- The Washington Times - Saturday, November 27, 2021

The World Health Organization was accused of pandering to China after announcing Friday that the latest COVID-19 variant has been named “omicron” after the 15th letter of the Greek alphabet, skipping the letters “nu” and “xi.”

The English spelling of the Chinese president’s name is Xi Jinping, and while his name and the 14th Greek letter are pronounced differently, the similarities on paper were close enough to draw a fresh round of rebukes over WHO’s alleged catering to China over the virus first detected in Wuhan.

George Washington University Law School professor Jonathan Turley said that the “concern is that W.H.O. is again avoiding any discomfort for the Chinese government.”

“It is not clear if there is another reason for the decision to skip over Nu and Xi, but W.H.O.‘s history with the investigation into the origins of the pandemic has fueled speculation as to a political motive,” tweeted Mr. Turley.

Among those taking swipes at the organization for bypassing the Greek letter xi were frequent WHO critics Sen. Ted Cruz, Texas Republican and Donald Trump Jr.



“If the WHO is this scared of the Chinese Communist Party, how can they be trusted to call them out the next time they’re trying to cover up a catastrophic global pandemic?” asked Mr. Cruz in a Friday tweet.

In a statement to The Washington Times, WHO said that the 13th and 14th Greek letters were passed over because “nu” looks too much like “new,” and “xi” would violate the organization’s policy against offending a region.

“’Nu’ is too easily confounded with ‘new,’ and ‘Xi’ was not used because it is a common last name, and WHO best practices for naming disease suggest avoiding ‘causing offense to any cultural, social, national, regional, professional or ethnic groups,’” said WHO in an email.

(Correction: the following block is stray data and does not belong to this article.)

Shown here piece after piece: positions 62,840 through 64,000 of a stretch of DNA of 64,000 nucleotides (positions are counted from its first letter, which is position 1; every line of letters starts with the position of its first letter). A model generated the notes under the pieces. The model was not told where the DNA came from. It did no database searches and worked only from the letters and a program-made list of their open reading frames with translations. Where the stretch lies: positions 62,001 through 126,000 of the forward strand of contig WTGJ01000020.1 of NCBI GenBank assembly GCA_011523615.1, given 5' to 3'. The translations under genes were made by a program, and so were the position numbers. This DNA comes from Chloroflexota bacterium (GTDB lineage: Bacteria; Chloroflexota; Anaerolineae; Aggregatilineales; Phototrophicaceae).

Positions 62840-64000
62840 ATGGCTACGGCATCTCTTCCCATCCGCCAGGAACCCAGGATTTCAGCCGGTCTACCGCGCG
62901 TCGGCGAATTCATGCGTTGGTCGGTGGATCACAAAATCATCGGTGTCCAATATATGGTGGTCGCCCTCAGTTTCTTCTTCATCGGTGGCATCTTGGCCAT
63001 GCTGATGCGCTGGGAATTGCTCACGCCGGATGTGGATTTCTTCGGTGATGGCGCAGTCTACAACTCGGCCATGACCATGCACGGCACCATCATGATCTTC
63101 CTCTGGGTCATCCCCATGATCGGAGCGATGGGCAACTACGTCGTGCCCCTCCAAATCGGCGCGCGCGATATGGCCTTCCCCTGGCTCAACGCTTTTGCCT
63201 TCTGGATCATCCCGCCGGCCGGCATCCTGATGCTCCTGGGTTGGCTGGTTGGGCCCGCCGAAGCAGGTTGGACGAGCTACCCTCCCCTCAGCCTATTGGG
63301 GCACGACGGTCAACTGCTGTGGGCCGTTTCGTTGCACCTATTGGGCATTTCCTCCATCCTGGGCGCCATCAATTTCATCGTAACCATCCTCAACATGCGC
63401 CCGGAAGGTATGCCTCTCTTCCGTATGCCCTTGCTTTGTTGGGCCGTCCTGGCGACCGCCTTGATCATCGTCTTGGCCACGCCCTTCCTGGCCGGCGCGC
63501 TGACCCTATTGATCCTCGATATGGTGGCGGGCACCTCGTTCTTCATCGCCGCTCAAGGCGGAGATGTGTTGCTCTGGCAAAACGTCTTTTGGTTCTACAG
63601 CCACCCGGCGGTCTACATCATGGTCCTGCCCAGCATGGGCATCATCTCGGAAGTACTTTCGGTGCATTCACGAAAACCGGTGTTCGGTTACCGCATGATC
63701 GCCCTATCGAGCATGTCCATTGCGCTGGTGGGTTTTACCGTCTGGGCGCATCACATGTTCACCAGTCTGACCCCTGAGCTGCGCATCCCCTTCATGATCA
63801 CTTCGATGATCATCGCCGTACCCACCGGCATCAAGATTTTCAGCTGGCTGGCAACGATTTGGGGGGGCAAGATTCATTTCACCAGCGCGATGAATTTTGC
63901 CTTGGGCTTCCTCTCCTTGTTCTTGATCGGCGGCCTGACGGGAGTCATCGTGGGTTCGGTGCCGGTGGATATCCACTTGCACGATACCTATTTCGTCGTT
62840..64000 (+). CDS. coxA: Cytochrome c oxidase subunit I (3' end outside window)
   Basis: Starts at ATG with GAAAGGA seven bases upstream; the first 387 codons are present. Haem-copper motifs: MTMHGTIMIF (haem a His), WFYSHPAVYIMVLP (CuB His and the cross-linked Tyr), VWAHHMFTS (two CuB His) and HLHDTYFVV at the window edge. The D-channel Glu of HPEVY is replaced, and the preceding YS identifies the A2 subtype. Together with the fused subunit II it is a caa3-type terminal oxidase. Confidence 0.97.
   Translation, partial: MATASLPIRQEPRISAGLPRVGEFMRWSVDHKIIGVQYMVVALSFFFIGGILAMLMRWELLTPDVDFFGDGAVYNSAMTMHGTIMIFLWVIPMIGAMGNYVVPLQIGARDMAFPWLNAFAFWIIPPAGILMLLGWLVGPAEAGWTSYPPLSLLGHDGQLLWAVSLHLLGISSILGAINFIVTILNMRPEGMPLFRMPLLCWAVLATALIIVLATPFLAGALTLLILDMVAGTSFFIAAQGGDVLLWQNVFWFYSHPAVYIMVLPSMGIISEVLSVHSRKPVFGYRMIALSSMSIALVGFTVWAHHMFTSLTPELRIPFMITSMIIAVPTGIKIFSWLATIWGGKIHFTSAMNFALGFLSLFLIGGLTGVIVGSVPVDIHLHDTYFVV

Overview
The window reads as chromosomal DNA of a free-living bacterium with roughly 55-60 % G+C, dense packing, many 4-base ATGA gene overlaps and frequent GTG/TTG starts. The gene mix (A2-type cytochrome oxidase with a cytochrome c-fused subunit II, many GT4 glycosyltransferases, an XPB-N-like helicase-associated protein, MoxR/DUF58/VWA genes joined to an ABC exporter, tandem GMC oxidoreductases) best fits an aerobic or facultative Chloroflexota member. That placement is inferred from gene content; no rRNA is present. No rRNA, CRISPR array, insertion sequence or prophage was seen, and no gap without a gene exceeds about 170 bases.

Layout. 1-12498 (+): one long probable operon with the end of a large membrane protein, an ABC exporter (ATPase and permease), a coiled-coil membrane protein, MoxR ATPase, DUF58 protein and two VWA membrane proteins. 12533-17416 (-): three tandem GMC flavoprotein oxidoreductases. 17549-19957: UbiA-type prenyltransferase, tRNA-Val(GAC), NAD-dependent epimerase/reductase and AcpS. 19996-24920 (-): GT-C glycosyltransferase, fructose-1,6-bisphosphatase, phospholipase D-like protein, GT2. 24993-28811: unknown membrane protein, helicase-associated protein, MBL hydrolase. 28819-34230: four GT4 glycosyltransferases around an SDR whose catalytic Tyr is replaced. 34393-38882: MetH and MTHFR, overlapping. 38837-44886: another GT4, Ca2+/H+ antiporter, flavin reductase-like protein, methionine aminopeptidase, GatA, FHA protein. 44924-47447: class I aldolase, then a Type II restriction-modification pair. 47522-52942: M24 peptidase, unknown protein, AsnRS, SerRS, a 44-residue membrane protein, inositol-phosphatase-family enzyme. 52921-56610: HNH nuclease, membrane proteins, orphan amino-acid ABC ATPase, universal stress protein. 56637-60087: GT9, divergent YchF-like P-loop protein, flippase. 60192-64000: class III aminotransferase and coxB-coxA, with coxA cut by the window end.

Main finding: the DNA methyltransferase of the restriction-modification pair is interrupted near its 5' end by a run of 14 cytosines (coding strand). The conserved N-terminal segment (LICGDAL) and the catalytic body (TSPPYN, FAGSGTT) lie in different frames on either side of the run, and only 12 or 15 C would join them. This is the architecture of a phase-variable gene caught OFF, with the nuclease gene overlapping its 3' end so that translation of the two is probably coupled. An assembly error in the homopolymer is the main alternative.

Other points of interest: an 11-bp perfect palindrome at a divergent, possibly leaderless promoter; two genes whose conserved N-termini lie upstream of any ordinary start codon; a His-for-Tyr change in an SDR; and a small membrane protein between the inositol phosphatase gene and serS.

Mr. Turley questioned the explanation. “Some are now quoting W.H.O. as saying that Nu was avoided because it sounds like ‘new’ while Xi was skipped to avoid ‘stigmatizing a region.’ Xi has not yet attained region status.”

He quipped that it could be called “the Voldemort strain,” referring to the villain in the Harry Potter books known as “he who must not be named,” prompting historian Richard Samuelson to reply, “You resisted the urge to write ‘Xi who must not be named?’”

The 14th letter of the Greek alphabet, although it is represented in English as “Xi,” is pronounced /gz/ as in most English pronunciations of “exactly.” It is totally unrelated to the Chinese name “Xi,” which is a Latin-alphabet representation of a pictograph that is pronounced like the English feminine pronoun “she.”

But some other commentators said the decision made sense. “They will not name a virus strain after a current world leader, that is just common sense! The WHO has to be neutral, and the naming conventions are pretty clear,” said a post on the @GBoyd1982 account.

WHO’S Technical Advisory Group on SARS-CoV-2 Virus Evolution said Friday that the Omicron, first detected in South Africa, has been labeled a “variant of concern [VOC].”

Previously, the Alpha, Beta, Gamma and Epsilon variants were classified as variants of concern, although they have since been downgraded to “variants being monitored,” according to the Centers for Disease Control and Prevention.

The highly contagious Delta variant remains a variant of concern, along with the Omicron variant.

“This [Omicron] variant has a large number of mutations, some of which are concerning,” said WHO in a Friday press release. “Preliminary evidence suggests an increased risk of reinfection with this variant, as compared to other VOCs. The number of cases of this variant appears to be increasing in almost all provinces in South Africa. Current SARS-CoV-2 PCR diagnostics continue to detect this variant.”

Correction: An earlier version of this story incorrectly named the law school at which Mr. Turley teaches.

• Valerie Richardson can be reached at vrichardson@washingtontimes.com.

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